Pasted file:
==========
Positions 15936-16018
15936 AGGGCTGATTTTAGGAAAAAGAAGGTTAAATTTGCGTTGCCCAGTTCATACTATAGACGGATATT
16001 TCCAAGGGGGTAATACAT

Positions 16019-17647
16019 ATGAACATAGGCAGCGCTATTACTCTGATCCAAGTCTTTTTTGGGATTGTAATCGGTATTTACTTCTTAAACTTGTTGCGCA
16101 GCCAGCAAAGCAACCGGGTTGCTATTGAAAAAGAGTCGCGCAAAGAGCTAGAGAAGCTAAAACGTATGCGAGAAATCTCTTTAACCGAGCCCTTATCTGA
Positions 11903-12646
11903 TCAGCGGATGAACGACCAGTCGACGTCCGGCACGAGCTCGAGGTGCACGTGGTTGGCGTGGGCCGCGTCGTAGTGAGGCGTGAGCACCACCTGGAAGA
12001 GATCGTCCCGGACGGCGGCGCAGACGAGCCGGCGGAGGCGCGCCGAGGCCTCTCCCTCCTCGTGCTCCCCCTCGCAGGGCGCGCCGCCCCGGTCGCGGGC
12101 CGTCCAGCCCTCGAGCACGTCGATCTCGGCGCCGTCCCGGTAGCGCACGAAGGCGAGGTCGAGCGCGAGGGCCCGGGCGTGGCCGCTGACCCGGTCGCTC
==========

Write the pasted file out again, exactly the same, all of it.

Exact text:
Positions 15936-16018
15936 AGGGCTGATTTTAGGAAAAAGAAGGTTAAATTTGCGTTGCCCAGTTCATACTATAGACGGATATT
16001 TCCAAGGGGGTAATACAT

Positions 16019-17647
16019 ATGAACATAGGCAGCGCTATTACTCTGATCCAAGTCTTTTTTGGGATTGTAATCGGTATTTACTTCTTAAACTTGTTGCGCA
16101 GCCAGCAAAGCAACCGGGTTGCTATTGAAAAAGAGTCGCGCAAAGAGCTAGAGAAGCTAAAACGTATGCGAGAAATCTCTTTAACCGAGCCCTTATCTGA
Positions 11903-12646
11903 TCAGCGGATGAACGACCAGTCGACGTCCGGCACGAGCTCGAGGTGCACGTGGTTGGCGTGGGCCGCGTCGTAGTGAGGCGTGAGCACCACCTGGAAGA
12001 GATCGTCCCGGACGGCGGCGCAGACGAGCCGGCGGAGGCGCGCCGAGGCCTCTCCCTCCTCGTGCTCCCCCTCGCAGGGCGCGCCGCCCCGGTCGCGGGC
12101 CGTCCAGCCCTCGAGCACGTCGATCTCGGCGCCGTCCCGGTAGCGCACGAAGGCGAGGTCGAGCGCGAGGGCCCGGGCGTGGCCGCTGACCCGGTCGCTC